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Issues in breast cancer prevention: body mass index, breast density, and fractures

Cecchini, Reena S. (2012) Issues in breast cancer prevention: body mass index, breast density, and fractures. Doctoral Dissertation, University of Pittsburgh. (Unpublished)

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Abstract

Breast cancer is the most frequently diagnosed cancer besides skin and the second leading cause of cancer death among American women. Breast cancer prevention comprises all techniques that lower the risk for developing breast cancer, thereby lowering population incidence and mortality. This dissertation used breast cancer prevention clinical trials data from the National Surgical Adjuvant Breast and Bowel Project to evaluate important issues related to breast cancer prevention. Some breast cancer risk factors are modifiable and can be changed with lifestyle adjustments. For example, high body weight has been associated with increased breast cancer risk among postmenopausal women, but the relationship in premenopausal women has remained unclear. In the first analysis, we found a significant association between overweight and obesity and increased breast cancer risk in premenopausal women, and a nonsignificant association among postmenopausal women. Other risk factors are not modifiable and require more complex interventions such as chemopreventive therapies. The Gail model is the most popular risk prediction model to determine who might benefit from these therapies, but it does not include breast density which is an established breast cancer risk factor. In a second analysis, high breast density was significantly associated with increased breast cancer risk when considered with the Gail score, but provided only slight improvement in discriminatory accuracy. Despite the success and availability of tamoxifen and raloxifene as chemopreventive agents, they have been underused in clinical settings. Providing more information about these drugs may help to increase their popularity. A final analysis expanded on prior findings about tamoxifen and bone fractures, and showed that tamoxifen reduced osteoporotic fracture risk for all subgroups of women. The public health significance of this dissertation is realized in the clarification and expansion of knowledge surrounding important issues in breast cancer prevention for both clinicians and patients. We showed that maintaining a healthy weight is likely beneficial for all women at high-risk for developing breast cancer, and that women receiving tamoxifen will gain the added benefit of fracture risk reduction. Furthermore, among postmenopausal women, a single assessment of breast density does not provide substantial risk prediction improvement.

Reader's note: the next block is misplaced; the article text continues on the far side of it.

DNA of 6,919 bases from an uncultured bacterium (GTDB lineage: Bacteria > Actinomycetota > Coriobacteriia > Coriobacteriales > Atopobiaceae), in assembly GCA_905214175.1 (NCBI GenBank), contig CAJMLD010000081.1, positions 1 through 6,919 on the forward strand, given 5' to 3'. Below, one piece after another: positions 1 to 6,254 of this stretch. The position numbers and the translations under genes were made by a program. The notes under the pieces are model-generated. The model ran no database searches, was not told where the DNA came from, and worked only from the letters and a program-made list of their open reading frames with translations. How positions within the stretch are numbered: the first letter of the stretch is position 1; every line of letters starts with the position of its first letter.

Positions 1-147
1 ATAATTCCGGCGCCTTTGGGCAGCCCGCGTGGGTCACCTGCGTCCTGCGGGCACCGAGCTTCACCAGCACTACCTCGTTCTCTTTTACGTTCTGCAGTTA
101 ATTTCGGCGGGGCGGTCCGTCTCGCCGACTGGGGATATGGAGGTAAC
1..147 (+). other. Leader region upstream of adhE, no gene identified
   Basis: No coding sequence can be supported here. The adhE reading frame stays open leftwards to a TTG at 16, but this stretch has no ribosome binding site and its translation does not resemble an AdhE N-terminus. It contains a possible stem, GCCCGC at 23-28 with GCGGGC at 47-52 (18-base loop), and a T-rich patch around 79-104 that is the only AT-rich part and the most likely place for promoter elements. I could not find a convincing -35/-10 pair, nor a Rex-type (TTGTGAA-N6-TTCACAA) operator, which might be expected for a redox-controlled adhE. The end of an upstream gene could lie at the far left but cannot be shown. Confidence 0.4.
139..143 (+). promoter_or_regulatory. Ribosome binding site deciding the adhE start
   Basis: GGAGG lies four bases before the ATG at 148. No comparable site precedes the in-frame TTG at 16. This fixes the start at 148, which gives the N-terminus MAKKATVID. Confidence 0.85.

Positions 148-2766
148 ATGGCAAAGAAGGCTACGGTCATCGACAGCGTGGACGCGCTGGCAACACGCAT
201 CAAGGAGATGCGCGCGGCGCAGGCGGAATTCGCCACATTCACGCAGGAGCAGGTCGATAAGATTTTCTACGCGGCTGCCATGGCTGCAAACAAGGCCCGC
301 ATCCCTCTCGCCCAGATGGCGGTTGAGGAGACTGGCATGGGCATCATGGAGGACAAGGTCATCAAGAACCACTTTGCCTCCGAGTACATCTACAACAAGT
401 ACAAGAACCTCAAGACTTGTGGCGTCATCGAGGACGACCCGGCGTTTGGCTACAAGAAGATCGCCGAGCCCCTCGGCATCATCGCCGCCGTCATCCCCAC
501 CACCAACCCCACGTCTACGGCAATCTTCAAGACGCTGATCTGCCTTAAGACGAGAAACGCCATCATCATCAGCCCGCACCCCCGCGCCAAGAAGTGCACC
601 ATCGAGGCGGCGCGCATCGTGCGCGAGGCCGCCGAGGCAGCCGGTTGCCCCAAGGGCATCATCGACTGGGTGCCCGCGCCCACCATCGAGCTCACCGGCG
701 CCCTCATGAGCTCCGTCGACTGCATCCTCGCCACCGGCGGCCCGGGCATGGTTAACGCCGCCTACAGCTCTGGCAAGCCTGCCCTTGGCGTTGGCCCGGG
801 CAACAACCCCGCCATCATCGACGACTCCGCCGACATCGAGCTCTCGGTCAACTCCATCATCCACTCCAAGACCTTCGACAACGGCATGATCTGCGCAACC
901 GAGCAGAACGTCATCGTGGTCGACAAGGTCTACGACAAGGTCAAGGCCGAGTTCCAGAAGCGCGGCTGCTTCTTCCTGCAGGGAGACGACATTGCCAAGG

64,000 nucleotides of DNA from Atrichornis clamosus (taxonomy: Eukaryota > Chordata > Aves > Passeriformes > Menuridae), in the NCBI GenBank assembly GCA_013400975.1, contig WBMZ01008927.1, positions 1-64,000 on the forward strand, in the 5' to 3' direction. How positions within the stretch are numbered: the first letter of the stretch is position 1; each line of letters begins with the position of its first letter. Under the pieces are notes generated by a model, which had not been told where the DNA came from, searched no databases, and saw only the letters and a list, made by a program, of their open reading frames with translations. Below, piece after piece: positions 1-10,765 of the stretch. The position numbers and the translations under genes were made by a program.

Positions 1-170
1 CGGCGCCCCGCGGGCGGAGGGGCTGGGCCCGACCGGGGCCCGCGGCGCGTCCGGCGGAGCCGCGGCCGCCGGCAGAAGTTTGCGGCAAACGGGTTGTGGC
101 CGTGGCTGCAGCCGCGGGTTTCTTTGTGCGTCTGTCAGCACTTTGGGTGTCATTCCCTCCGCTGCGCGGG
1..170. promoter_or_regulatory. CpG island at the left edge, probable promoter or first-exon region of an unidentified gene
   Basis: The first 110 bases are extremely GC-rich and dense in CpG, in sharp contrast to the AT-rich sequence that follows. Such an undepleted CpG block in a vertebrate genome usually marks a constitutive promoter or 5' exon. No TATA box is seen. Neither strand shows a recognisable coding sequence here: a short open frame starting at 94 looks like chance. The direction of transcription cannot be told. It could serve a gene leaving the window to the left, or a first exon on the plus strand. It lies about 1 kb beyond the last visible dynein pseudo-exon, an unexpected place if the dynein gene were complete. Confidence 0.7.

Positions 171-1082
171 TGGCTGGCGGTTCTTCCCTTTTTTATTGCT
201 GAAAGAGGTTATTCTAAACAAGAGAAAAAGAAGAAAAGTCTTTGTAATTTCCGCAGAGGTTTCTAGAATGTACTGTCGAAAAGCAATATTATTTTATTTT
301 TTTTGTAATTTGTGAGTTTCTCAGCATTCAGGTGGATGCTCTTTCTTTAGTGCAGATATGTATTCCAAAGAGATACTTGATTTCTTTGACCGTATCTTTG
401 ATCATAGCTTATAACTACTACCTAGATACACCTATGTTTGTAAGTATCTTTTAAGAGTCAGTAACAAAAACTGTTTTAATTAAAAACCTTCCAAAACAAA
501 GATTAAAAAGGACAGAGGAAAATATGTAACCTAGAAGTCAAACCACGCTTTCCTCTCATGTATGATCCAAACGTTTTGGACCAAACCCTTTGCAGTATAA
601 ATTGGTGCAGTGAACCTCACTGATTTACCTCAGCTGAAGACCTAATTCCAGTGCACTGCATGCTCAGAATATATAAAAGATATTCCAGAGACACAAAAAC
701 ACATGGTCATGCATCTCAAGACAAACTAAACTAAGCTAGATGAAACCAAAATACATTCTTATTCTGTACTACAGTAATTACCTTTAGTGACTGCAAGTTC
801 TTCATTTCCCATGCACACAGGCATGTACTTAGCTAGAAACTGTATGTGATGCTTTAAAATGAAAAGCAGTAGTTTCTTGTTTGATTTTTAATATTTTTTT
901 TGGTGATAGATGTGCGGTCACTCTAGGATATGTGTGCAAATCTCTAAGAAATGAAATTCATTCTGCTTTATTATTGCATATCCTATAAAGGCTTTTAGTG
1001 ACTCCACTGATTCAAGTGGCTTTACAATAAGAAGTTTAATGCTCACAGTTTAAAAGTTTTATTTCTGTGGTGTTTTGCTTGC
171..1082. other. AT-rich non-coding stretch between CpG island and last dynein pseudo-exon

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Details

Item Type: University of Pittsburgh ETD
Status: Unpublished
Creators/Authors:
CreatorsEmailPitt UsernameORCID
Cecchini, Reena S.cecchini@nsabp.pitt.eduRLS18
ETD Committee:
TitleMemberEmail AddressPitt UsernameORCID
Committee ChairCauley, Jane A.jcauley@pitt.eduJCAULEY
Committee MemberCostantino, Joseph P.costan@nsabp.pitt.eduCOSTAN
Committee MemberWeissfeld, Joel L.jwepid@pitt.eduJWEPID
Committee MemberWickerham, D. Lawrencelarry.wickerham@nsabp.org
Committee MemberBandos, Hannahab7@pitt.eduHAB7
Date: 29 June 2012
Date Type: Completion
Defense Date: 27 March 2012
Approval Date: 29 June 2012
Submission Date: 3 April 2012
Access Restriction: 5 year -- Restrict access to University of Pittsburgh for a period of 5 years.
Number of Pages: 131
Institution: University of Pittsburgh
Schools and Programs: Graduate School of Public Health > Epidemiology
Degree: PhD - Doctor of Philosophy
Thesis Type: Doctoral Dissertation
Refereed: Yes
Uncontrolled Keywords: breast cancer, obesity, chemoprevention, tamoxifen, raloxifene, Gail model
Date Deposited: 29 Jun 2012 21:53
Last Modified: 29 Jun 2017 05:15
URI: http://d-scholarship.pitt.edu/id/eprint/11815

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  • Issues in breast cancer prevention: body mass index, breast density, and fractures. (deposited 29 Jun 2012 21:53) [Currently Displayed]

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